Having lived a bit of Life, however, and so being acquainted with the spectrum of mild unhappiness all the way up to debilitating grief, I also have to say that Step One (for me) is being Ready to Forget. Despite what I knew would happen in my heart when it bloomed, I planted a lilac bush in my yard a few years ago. And, I’m still not ready to stop going to that special mountain spot, to watch the sunset and recall Love’s bitter-sweetness. In fact, I think I’ve decided that I actually like being a Super Receptor of the sights, sounds, and smells that sometimes, literally, take my breath away and rock my emotions. They make me feel alive, sparking appreciation and gratitude for every moment, and its eventual memory, that I might hold on to.

Cute, But Psycho

There used to be a popular product line when my son was in grade school – kids’ backpacks, school binders and  t-shirts featured the (registered trademarks featured in this Post) brand image:   a simple cartoon-bunny meme. An adorable little rabbit that made the most obnoxious and sarcastic comments. My 4th grader loved, because he so identified with, the bunny who had license to do and say ‘whatever’, because of his (or her, it was gender neutral) extreme cuteness. Over the years, the meme’s become a lot darker (as has our collective sense of humor, I guess). Kind of like the state I’ve spent life so far in:  California.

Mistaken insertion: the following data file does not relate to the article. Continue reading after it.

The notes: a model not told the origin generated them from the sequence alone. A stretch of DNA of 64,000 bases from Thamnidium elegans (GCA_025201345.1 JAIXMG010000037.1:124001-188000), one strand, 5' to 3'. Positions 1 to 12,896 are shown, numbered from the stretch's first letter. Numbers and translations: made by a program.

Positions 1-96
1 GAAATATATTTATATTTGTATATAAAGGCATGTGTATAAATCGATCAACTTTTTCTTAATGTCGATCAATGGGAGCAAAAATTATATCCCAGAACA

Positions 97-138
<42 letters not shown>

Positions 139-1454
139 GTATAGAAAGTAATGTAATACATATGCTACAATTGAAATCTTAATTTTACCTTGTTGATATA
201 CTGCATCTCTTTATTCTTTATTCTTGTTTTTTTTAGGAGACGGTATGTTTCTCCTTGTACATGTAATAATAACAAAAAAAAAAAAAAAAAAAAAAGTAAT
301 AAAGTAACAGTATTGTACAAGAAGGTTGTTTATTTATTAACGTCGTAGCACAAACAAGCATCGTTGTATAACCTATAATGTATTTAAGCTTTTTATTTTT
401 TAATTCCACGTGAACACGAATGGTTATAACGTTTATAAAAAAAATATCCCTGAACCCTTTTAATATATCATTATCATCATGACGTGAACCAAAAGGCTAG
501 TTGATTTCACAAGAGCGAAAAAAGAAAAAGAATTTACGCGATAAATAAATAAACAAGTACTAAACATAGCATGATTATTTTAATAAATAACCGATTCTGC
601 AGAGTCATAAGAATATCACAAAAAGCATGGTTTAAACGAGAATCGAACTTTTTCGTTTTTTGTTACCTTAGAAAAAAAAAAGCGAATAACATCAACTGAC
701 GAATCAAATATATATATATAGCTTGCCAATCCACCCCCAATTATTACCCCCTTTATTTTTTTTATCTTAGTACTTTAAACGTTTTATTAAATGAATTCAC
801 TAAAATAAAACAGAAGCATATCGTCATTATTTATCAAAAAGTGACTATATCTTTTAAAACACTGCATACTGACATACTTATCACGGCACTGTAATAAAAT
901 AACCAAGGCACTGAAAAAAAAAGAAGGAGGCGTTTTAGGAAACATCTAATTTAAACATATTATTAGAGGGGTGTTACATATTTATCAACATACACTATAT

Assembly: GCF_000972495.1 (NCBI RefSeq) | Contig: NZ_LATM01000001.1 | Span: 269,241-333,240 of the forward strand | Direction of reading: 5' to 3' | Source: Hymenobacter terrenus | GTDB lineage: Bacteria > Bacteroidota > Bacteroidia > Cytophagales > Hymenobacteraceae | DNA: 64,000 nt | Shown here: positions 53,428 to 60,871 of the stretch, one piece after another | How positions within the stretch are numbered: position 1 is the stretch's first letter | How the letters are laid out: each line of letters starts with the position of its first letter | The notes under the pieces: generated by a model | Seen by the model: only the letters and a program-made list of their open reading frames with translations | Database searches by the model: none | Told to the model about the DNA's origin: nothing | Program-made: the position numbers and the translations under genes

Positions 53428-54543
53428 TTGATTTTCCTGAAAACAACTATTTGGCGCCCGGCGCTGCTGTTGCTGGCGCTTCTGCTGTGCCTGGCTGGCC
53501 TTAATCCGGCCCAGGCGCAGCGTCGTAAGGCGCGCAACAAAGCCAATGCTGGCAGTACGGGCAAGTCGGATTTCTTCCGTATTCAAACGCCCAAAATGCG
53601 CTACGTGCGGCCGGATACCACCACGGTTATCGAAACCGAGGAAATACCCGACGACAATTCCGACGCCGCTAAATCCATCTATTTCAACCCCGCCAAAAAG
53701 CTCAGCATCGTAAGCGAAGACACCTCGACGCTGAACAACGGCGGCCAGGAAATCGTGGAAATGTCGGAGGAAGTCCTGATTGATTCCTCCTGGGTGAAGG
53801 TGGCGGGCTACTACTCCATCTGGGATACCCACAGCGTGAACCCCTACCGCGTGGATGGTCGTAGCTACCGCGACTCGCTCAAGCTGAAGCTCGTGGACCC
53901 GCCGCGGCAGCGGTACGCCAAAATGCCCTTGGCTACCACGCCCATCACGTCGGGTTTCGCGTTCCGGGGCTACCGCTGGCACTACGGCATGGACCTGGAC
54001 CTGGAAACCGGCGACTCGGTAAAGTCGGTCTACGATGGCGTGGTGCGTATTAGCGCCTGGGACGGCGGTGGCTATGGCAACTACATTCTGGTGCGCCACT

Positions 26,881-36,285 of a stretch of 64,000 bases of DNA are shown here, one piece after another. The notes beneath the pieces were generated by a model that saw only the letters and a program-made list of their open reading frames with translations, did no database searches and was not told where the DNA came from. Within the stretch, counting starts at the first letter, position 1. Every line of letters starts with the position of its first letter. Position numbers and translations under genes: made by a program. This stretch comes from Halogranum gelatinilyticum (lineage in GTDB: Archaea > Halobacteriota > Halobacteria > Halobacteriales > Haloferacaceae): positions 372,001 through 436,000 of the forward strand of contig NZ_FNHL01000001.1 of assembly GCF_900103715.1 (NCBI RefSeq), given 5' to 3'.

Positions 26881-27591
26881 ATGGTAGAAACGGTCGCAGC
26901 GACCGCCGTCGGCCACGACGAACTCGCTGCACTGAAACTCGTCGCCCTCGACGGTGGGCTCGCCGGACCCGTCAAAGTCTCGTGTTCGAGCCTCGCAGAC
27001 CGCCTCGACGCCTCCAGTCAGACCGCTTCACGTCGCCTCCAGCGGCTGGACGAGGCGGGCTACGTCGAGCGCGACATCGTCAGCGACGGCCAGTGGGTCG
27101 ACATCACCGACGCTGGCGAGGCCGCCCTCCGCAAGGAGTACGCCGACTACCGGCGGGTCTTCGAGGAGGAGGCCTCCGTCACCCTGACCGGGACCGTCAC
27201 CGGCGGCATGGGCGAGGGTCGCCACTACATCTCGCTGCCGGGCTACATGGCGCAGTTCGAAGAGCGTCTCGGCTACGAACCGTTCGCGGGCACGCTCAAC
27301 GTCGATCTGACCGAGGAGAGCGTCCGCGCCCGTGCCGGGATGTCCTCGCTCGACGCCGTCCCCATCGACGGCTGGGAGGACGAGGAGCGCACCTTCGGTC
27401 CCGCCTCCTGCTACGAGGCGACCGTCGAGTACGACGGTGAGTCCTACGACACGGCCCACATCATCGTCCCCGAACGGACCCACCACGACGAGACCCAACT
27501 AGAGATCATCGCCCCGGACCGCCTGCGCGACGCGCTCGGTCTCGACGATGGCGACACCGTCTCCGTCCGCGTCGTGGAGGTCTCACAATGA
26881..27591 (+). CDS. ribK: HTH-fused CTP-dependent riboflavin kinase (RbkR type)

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Today I read an article that US presidential candidates for our 2020 election are pretty much avoiding campaigning in California, even as our March primary nears. It’s not that they don’t recognize the importance of our huge electorate – more that they just can’t figure California out. The attraction (cuteness) is strong; but the edginess and diversity (the ‘psycho’ part) creates wariness. Tell me about it. If Californians themselves recognize what a unique state we are, I can understand completely why the rest of the nation (and World?) is both intrigued and repelled.

Living in The Golden State offers huge potential for getting your mental, emotional and spiritual wires crossed, as you go about your daily life. What represents The Good Life can feel skewed, compared to the rest of the U.S. You feel it more, as you head south, where Hollywood Culture is so deeply ingrained. Tanned skin, fit bodies, perfect teeth:  Is the entire county waiting for that breakthrough audition and (Tesla’s or Virgin Atlantic’s) rocket to fame? To the north, where Big Tech (Google, Apple and Facebook, among thousands of other companies) has anchored itself, there’s an intensity (frenzy) that’s all about ‘retiring’ at the age of 35 (with billions in the bank and shares generating more cash every day). The center of our state is a bit of a neutral zone.